For light polluted skies, this helps pull faint nebula out of the background.

 

With that EQ mount motors are not necessary, If you can polar align the mount, a simple twist of the RA slow motion control is

enough to keep the planet in the scope for about 20 mintues.   There is a drive called the celestron logic drive, and it fits on some

EQ mounts.  It is cheap at $35.00 and is good enough to keep objects centered for a long time.  A dec motor is not necessary.

 

I use a barlowed laser to adjust my primary mirror.  It is fast, accurate, and can be done in the dark.  You may still need to adjust your

secondary, and that is best done with the site tube you mentioned.  Once the secondary is adjusted it rarely needs readjustment.

My primary seems to need just a little tweak each night I am out.

 

There are two dobs in general popularity, one is the classic 6 inch f/8, the other is a table top dob which is 6 inch f/5.

Let us know what have.   Also what kind of eq mount is the scope on?  That might be hard to figure out as many

are unlabeled, a pic would help us on this site.

 

Good budget eyepieces are the gold line eyepieces sold on ebay, or Paradigm dual ED eyepieces sold by our sponsor.

They each will have more eye relief and a wider field of view than your plossl's that came with the scope.  Some of the

shorter fl's  like the gold line 6 have black out issues if you don't hold your eye in the right place.  That might be difficult for kids.

The longer fl gold lines work great.  The pardigm's dont have the blackout issue. 

Don't belittle plossl's they are sharp, they fall down when the focal length is small due to the very short eye relief, and the field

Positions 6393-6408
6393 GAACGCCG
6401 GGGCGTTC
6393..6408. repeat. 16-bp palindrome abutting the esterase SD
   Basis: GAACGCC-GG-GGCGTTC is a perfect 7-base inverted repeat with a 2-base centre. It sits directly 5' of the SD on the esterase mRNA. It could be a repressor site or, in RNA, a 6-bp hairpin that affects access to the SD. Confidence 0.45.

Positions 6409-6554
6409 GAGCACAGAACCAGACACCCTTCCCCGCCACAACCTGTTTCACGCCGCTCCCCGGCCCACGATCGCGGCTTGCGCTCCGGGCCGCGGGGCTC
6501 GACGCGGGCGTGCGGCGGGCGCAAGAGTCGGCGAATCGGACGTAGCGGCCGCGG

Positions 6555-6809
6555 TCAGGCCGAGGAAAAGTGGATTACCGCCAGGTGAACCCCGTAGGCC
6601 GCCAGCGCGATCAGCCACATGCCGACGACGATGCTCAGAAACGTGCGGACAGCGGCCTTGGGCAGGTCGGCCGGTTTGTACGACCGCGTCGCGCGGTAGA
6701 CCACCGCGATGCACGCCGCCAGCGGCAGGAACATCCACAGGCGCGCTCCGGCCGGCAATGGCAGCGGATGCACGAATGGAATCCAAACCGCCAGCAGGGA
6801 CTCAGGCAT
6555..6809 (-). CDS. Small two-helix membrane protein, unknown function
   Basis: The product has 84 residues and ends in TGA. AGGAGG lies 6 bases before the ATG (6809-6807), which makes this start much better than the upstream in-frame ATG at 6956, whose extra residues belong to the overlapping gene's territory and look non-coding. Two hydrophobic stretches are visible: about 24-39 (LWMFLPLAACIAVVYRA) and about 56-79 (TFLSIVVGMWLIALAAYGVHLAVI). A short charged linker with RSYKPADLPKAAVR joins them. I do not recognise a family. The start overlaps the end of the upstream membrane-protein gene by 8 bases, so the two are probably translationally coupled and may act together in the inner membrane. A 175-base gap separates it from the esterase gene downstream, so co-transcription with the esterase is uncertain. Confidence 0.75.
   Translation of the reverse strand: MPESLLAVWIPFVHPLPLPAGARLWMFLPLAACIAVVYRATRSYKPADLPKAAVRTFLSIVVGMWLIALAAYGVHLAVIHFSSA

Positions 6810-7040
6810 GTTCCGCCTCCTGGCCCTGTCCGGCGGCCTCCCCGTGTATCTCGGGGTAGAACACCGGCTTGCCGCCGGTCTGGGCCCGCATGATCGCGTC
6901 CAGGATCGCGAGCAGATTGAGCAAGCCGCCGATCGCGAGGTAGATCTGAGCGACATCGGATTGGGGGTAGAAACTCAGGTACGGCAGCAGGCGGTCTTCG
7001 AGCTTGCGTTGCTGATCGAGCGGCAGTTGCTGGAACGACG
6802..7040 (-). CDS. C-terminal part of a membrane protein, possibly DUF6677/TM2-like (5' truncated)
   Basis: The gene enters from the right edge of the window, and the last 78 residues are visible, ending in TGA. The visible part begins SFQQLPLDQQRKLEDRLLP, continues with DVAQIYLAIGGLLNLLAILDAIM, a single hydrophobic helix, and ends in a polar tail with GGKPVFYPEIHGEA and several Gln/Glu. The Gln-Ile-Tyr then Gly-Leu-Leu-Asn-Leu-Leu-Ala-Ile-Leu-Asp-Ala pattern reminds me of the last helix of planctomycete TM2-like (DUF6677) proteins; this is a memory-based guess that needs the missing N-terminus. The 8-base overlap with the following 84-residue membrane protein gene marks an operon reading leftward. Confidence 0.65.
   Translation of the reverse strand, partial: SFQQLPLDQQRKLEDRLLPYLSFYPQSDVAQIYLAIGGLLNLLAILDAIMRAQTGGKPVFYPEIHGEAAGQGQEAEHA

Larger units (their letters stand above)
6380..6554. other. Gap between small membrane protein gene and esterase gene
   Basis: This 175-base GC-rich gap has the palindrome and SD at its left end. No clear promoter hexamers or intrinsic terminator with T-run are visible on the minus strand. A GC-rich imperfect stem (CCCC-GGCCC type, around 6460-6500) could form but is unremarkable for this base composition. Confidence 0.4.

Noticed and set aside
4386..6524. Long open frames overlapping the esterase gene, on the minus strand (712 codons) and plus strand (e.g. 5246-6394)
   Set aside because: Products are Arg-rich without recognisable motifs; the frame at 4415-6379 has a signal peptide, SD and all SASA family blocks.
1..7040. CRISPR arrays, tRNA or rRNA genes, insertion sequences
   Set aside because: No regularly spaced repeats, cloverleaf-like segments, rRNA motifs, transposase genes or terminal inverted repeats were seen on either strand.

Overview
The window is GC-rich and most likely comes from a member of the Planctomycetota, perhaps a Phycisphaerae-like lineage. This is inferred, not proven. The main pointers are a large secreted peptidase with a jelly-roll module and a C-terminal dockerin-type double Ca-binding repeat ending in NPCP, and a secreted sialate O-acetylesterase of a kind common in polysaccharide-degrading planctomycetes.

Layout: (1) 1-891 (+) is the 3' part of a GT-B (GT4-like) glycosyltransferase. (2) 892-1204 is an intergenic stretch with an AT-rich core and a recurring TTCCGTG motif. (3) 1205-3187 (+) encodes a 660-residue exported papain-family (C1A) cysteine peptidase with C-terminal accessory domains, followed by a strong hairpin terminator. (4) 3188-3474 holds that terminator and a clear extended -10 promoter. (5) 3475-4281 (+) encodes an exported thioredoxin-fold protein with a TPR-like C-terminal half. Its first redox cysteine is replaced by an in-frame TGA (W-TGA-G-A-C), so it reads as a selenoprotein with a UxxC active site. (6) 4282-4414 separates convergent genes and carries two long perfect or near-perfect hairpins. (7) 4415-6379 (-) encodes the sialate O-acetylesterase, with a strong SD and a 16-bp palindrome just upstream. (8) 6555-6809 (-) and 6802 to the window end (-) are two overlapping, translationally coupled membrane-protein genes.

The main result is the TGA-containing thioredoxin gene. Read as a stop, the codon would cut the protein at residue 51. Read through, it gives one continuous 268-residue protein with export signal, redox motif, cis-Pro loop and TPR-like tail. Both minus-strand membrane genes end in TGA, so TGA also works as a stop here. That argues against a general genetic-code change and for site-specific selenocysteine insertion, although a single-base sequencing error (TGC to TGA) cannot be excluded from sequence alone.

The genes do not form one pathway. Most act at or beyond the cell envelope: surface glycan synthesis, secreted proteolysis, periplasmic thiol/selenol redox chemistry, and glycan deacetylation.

of view is limited to around 50 degrees.

 

VT


Edited by vtornado, 17 October 2020 - 09:36 PM.


#3 Barlowbill

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Posted 17 October 2020 - 09:37 PM

My recommendation would be get the 9X50 RACI.  Align it with the scope in the daytime with the farthest thing you can see.  I also recommend you get Astro-Tech Paradigm ED eyepieces from our sponsor, Astronomics.  About $60.  You can also find them used in the Classified here on CN.  They have a better field of view than plossels.  Very decent inexpensive eyepieces.  Collimation tools are worth the investment to get the most out of your scope.  I hate equatorial mounts.  A Dobsonian is so much easier to use, IMO.  Yes, at high magnification the target moves quickly across the eyepiece but it doesn't take long to be able to keep up with it with a Dobsonian mount.  This is the place to learn.  You can spend forever reading the various Forums and learn all about eyepieces, etc.  My grandkids love looking through my scopes and binoculars.  You might want to invest in a pair of binos.  Inexpensive ones are great for kids.  Have fun!